He still found time to read ancient Greek poetry before bed, occasionally worked on a book about Shakespeare and was seen dining in the canteen. Officials say he put in long hours and read briefing papers and newspapers voraciously. He told aides his credo when talking in public was “that the one person I must entertain is myself.”
At a meeting with Cypriot officials, he launched into a discussion of who really won the bitter 5th-century B.C. wars between Athens and Sparta. Sparta may have won the battles, he said, but it was Athens’ experiment with democracy and citizens’ rights that were the real winners over time, according to a person who attended the discussion.
Mr. Johnson regularly dismissed warnings from British civil servants about the risks of leaving the EU without a deal to smooth the transition, which he dubbed “Project Fear” in his newspaper columns. “The healthy skepticism of a journalist also makes him suspicious of officials who say something can’t be done,” says Guto Harri, a close aide to Mr. Johnson when he was London mayor.
Visiting Brussels on the day formal Brexit divorce talks between the EU and the U.K. started in June 2017, Mr. Johnson sought to show that Britain could both leave the trade bloc and maintain seamless access to it. He held a small event with his Danish counterpart, Anders Samuelsen, declaring that they had agreed the free flow of a traditional British candy—Liquorice Allsorts—in return for tariff-free imports of Danish-made Legos.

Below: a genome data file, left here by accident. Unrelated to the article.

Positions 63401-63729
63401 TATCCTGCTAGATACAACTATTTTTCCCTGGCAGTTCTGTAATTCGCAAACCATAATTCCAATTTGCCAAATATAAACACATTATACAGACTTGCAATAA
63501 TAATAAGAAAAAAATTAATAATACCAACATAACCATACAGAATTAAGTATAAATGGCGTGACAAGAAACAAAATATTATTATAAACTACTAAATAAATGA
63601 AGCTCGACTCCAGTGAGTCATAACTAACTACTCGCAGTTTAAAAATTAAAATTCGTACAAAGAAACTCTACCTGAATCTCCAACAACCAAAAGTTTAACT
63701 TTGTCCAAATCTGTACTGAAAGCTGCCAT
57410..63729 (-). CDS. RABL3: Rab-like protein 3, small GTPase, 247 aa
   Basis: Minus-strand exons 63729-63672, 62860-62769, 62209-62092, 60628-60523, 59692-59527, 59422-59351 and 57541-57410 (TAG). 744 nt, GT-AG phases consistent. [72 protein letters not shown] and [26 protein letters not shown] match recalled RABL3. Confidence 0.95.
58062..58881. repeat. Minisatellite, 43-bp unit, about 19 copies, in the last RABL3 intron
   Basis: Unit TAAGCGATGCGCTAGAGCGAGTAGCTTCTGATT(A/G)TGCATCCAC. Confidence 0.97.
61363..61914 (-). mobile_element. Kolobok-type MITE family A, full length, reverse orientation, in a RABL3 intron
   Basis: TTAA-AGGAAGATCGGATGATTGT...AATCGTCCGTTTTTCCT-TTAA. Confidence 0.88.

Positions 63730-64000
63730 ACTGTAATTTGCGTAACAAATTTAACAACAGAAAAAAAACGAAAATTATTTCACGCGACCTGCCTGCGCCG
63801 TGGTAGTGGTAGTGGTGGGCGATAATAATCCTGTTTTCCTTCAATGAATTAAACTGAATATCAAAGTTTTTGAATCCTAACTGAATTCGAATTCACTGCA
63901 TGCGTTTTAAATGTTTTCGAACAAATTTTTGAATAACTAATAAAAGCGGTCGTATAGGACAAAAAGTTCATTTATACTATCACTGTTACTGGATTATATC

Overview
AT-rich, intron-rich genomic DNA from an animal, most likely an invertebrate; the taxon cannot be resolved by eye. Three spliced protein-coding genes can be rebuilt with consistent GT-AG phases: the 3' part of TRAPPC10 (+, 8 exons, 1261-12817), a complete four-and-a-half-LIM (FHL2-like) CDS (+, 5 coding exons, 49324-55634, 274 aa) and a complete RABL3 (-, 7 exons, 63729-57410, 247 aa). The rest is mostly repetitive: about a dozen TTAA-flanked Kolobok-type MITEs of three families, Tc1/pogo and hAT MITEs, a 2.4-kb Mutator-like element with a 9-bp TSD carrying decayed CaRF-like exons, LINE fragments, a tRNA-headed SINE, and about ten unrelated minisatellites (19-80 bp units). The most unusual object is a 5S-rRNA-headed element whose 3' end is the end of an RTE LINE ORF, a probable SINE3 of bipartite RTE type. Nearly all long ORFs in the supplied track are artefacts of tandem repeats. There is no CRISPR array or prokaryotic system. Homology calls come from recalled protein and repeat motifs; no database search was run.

“The imports of Bassetts Liquorice Allsorts will be unimpeded.…There will be no tariffs, no quotas, no barriers because that would not only be bad for Britain, it would be bad for Denmark. It would be bad for the world,” Mr. Johnson said.
It was tongue in cheek and Mr. Samuelsen joined in the fun. Danish officials didn’t. As an exporting nation whose firms would have to compete with British companies, Denmark was among the most hard-line in insisting during Brexit talks that Britain couldn’t have the advantages of frictionless trade within the EU’s single market without accepting EU rules on free movement of people and regulation.
A few months after Mr. Johnson’s appointment as foreign secretary, he met an Italian economy minister Carlo Calenda. Mr. Johnson suggested Italy should push for Britain to get special access to the EU’s single market or it would be hit with falling Prosecco sales. “Putting things on this level is a bit insulting,” Mr. Calenda said to Bloomberg TV at the time.